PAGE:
I know Moringa oleifera grows well in tropical and subtropical climates, but can it be induced to grow in frost-free mild temperate climates? This is a tree I would very much like to try.
Thread: Moringa oleifera climate?
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03-04-2008, 12:30 PM
- Join Date
- Feb 2005
- Washington State, USA
Here is an article about using Moringa oleifera as a source for biodiesel from The Dept. of Agriculture and Food, Government of Western Australia. It has some details on the plant's requirements which may be useful to you.
A bit from the article "PRODUCTION OF BIODIESEL FROM PERENNIALS":
"The mentioned plant species are Moringa oleifera and Pongamia pinnata. Both are tolerant to high salinity levels, waterlogging, frost and drought."
http://www.agric.wa.gov.au/content/SUST ... 7_biof.pdf
20-06-2008, 11:28 PM
- Join Date
- Jun 2008
Moringa oleifera grows best in direct sunlight under 500 meters altitude. It tolerates a wide range of soil conditions, but prefers a neutral to slightly acidic (pH. 6.3-7.0), well-drained sandy or loamy soil. Minimum annual rainfall requirements are estimated at 250mm with maximum at over 3,000mm, but in waterlogged soil the roots have a tendency to rot. (In areas with heavy rainfall, trees can be planted on small hills to encourage water run-off). Presence of a long taproot makes it resistant to periods of drought. Trees can be easily grown from seed or from cuttings. Temperature ranges are 25-35 degrees Celsius (0-95 degrees Fahrenheit), but the tree will tolerate up to 48 degrees in the shade and it can survive a light frost. Moringa seeds have no dormancy period, so they can be planted as soon as they are mature and they will retain the ability to germinate for up to one year. Moringa trees will flower and fruit annually and in some regions twice annually. During its first year, a Moringa tree will grow up to five meters in height and produce flowers and fruit. Left alone, the tree can eventually reach 12 meters in height with a trunk 30cm wide; however, the tree can be annually cut back to one meter from the ground. The tree will quickly recover and produce leaves and pods within easy reach. Within three years a tree will yield 400-600 pods annually and a mature tree can produce up to 1,600 pods.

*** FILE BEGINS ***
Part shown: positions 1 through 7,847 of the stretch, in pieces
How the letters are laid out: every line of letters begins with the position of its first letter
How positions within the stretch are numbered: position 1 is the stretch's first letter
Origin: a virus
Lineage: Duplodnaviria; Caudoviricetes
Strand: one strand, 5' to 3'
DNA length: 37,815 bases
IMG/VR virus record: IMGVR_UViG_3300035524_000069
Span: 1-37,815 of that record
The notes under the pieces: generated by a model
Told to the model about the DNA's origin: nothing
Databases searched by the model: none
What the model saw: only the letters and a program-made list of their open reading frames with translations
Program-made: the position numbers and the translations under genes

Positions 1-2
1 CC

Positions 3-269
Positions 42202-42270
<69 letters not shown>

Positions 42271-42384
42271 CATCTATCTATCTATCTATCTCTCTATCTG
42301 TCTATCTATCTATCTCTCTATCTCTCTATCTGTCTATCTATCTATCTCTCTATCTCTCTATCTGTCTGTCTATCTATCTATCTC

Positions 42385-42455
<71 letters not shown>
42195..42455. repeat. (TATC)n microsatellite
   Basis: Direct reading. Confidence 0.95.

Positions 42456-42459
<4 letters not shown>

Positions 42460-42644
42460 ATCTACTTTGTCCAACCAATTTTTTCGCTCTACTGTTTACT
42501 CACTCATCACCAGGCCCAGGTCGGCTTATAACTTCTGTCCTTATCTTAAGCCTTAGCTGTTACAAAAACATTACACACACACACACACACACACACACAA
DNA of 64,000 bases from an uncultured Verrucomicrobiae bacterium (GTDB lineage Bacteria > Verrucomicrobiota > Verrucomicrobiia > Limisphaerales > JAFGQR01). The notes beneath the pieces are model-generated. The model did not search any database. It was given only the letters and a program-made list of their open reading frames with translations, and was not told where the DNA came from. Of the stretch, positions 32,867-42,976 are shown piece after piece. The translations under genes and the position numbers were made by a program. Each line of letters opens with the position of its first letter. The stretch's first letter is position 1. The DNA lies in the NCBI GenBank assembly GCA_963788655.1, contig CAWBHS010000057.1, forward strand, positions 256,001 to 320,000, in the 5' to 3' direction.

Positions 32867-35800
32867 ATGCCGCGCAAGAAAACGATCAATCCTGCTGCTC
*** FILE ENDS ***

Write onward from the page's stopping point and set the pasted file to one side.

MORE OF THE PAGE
Moringa trees grow easily from seeds or cuttings. They grow quickly even in poor soil and bloom 8 months after planting.
To grow from a cutting:
After the trees have stopped producing fruits each year, branches need to be cut off so that fresh growth may take place. These branches are excellent for growing new trees.
1. Make a cutting at least 1" (2.5cm) in diameter and at least six feet (1.8m) long.
2. Dig a hole 3 ft. (1m) x 3 ft. (1m) and 3 ft. (1m) deep.
3. Place cutting in this hole and fill with a mixture of soil, sand and composted manure. Pack firmly around base of the cutting. Form a slight dome or cone shape, sloping down away from the cutting. It is desirable that water not touch the stem of the new tree.